About that last 1:00...

Many fans of college basketball, both diehard and fair-weather, often complain that the last few minutes of games take way too long. This was definitely the case in Manhattan. The last 1:00 of game play took 16:15 of real time and featured an injury, a clock review, three team timeouts, nine fouls, 15 free throw attempts, and 20 points. Nearly 20% of the total points scored in the game came in the last 1:00 of play, with most of them coming from the free throw line. Let's hope that TCU is up by enough that late-game fouling won't come into play...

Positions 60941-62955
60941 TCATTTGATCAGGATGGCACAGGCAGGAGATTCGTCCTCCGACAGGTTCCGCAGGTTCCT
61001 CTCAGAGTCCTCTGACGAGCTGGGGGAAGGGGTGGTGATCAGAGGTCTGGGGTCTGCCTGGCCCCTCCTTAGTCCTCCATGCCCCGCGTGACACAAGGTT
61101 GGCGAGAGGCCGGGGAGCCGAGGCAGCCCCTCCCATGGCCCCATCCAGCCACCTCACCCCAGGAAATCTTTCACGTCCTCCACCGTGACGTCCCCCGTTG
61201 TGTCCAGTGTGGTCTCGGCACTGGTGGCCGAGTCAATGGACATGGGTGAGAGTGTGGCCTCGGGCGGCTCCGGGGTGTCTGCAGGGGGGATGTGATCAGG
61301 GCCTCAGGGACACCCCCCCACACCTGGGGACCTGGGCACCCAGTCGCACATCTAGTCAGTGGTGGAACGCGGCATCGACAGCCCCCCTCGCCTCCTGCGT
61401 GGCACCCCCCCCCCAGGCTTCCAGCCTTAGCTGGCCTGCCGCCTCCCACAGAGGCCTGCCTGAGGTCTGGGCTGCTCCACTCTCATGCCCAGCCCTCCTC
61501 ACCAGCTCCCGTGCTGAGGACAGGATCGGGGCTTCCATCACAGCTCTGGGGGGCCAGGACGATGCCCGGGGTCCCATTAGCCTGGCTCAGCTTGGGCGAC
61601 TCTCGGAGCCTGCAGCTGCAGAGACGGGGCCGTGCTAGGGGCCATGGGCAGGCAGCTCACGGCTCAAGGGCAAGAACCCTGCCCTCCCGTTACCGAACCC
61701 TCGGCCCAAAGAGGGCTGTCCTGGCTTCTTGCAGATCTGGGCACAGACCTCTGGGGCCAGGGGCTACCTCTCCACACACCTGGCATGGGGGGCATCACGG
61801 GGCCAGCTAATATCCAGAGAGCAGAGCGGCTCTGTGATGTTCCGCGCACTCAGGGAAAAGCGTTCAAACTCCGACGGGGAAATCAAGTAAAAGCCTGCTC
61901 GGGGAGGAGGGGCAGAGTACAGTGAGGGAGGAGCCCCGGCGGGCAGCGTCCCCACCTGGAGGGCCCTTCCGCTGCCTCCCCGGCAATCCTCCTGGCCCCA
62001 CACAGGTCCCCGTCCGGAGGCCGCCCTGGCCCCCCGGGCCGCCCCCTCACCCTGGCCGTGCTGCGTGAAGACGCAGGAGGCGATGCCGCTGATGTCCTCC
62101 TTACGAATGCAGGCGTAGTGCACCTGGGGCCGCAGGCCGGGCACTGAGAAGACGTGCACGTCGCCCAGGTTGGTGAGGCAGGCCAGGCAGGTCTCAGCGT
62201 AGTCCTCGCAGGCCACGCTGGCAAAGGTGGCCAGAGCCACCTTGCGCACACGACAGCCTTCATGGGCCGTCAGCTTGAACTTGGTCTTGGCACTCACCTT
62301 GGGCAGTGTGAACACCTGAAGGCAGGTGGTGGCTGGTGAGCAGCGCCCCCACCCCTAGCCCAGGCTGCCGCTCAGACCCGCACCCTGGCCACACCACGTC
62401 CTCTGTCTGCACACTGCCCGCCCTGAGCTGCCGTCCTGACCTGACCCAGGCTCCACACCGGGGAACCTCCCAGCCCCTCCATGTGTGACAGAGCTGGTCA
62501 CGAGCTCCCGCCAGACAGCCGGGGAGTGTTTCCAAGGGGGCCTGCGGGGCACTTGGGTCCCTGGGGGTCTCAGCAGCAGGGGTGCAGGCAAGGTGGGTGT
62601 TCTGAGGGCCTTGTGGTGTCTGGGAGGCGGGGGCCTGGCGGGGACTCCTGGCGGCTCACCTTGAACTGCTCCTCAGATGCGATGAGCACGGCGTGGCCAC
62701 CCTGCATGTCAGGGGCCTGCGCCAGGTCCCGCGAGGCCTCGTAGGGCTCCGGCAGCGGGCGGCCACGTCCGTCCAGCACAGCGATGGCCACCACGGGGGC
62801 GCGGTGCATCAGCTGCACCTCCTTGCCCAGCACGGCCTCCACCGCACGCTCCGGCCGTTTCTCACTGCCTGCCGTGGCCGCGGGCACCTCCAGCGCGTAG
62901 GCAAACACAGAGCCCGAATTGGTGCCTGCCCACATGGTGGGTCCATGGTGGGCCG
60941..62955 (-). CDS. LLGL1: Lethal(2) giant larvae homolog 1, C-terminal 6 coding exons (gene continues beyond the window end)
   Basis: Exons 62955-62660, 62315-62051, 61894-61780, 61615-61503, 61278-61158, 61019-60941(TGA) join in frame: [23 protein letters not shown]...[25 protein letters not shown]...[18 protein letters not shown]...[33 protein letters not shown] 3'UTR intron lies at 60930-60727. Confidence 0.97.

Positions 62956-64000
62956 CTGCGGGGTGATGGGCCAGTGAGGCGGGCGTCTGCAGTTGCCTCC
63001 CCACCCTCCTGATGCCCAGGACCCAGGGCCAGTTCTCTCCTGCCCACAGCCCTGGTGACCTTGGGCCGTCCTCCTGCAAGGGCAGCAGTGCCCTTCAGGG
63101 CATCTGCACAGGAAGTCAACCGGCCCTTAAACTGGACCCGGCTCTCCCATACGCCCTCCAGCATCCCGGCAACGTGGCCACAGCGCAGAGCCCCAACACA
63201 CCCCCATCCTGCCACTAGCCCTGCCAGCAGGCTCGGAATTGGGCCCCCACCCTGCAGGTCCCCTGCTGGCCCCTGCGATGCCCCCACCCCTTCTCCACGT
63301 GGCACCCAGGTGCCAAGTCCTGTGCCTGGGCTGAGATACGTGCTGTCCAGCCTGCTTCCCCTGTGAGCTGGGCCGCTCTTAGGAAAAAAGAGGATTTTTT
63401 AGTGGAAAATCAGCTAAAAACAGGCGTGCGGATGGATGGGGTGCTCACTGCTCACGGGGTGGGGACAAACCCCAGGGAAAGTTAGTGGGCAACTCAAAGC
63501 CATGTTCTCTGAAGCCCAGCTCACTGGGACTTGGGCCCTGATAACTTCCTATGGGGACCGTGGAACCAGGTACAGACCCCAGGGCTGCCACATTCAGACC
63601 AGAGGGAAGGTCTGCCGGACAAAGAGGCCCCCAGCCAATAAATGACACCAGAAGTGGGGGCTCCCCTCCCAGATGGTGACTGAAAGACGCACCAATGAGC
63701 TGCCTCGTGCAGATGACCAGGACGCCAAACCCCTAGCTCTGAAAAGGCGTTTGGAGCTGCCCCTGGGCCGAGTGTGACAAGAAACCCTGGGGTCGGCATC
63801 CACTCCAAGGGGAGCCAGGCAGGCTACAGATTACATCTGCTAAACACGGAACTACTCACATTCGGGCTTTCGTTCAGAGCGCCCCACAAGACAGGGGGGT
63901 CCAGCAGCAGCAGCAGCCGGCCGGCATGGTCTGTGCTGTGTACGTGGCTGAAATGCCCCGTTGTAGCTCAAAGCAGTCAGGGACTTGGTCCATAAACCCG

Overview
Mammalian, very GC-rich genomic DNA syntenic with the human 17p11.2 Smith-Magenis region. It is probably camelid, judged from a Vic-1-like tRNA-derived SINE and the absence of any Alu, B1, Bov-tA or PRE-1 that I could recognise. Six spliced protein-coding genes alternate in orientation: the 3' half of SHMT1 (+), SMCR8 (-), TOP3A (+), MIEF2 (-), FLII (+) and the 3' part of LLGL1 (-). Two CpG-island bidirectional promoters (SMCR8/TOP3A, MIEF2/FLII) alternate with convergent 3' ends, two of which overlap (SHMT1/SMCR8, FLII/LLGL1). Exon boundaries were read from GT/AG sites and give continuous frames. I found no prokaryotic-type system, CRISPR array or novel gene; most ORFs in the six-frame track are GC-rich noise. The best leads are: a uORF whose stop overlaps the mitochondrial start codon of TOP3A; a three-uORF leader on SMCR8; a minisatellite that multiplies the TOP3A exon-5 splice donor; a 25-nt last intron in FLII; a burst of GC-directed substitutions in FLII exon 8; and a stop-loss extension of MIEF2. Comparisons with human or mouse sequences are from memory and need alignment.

KSU Game Flow


The Frogs have a good shot to win back-to-back Big 12 games for the first time in the program's history on Wednesday night. TCU wasn't able to get into an offensive rhythm in the first meeting in Manhattan. However, the Frogs dominated Oklahoma State in the second half on Saturday and some of that will likely carry over into tomorrow's game. It will be important for TCU to ride the high that accompanied their upset win over the Pokes and score early against the Wildcats. With some minor adjustments to accompany the strides made last weekend, the Frogs could (and maybe should?) extract revenge on the Wildcats tomorrow night.